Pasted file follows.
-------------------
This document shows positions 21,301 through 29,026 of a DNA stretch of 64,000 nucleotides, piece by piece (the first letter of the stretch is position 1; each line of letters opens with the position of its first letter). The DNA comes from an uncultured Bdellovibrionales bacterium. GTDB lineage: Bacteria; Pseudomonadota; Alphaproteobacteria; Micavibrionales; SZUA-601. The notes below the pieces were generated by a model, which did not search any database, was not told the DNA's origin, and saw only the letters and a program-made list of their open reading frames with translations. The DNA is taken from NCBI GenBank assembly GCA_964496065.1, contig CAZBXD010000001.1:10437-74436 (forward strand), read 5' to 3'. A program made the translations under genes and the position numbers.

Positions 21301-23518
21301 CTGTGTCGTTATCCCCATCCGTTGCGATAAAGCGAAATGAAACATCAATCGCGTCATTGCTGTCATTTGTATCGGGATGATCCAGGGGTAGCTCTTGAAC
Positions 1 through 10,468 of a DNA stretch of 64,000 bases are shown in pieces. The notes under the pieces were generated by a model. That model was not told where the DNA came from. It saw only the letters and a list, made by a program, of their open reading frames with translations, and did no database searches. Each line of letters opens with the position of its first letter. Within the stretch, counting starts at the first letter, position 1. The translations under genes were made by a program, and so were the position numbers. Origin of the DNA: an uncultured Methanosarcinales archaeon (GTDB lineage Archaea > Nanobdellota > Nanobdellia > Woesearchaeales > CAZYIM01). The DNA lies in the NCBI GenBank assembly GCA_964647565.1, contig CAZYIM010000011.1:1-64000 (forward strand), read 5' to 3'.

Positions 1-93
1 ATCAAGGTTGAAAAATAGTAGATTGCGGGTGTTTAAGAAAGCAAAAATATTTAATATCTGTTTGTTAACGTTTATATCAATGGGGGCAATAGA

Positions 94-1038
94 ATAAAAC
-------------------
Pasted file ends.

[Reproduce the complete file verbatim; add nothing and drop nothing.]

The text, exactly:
This document shows positions 21,301 through 29,026 of a DNA stretch of 64,000 nucleotides, piece by piece (the first letter of the stretch is position 1; each line of letters opens with the position of its first letter). The DNA comes from an uncultured Bdellovibrionales bacterium. GTDB lineage: Bacteria; Pseudomonadota; Alphaproteobacteria; Micavibrionales; SZUA-601. The notes below the pieces were generated by a model, which did not search any database, was not told the DNA's origin, and saw only the letters and a program-made list of their open reading frames with translations. The DNA is taken from NCBI GenBank assembly GCA_964496065.1, contig CAZBXD010000001.1:10437-74436 (forward strand), read 5' to 3'. A program made the translations under genes and the position numbers.

Positions 21301-23518
21301 CTGTGTCGTTATCCCCATCCGTTGCGATAAAGCGAAATGAAACATCAATCGCGTCATTGCTGTCATTTGTATCGGGATGATCCAGGGGTAGCTCTTGAAC
Positions 1 through 10,468 of a DNA stretch of 64,000 bases are shown in pieces. The notes under the pieces were generated by a model. That model was not told where the DNA came from. It saw only the letters and a list, made by a program, of their open reading frames with translations, and did no database searches. Each line of letters opens with the position of its first letter. Within the stretch, counting starts at the first letter, position 1. The translations under genes were made by a program, and so were the position numbers. Origin of the DNA: an uncultured Methanosarcinales archaeon (GTDB lineage Archaea > Nanobdellota > Nanobdellia > Woesearchaeales > CAZYIM01). The DNA lies in the NCBI GenBank assembly GCA_964647565.1, contig CAZYIM010000011.1:1-64000 (forward strand), read 5' to 3'.

Positions 1-93
1 ATCAAGGTTGAAAAATAGTAGATTGCGGGTGTTTAAGAAAGCAAAAATATTTAATATCTGTTTGTTAACGTTTATATCAATGGGGGCAATAGA

Positions 94-1038
94 ATAAAAC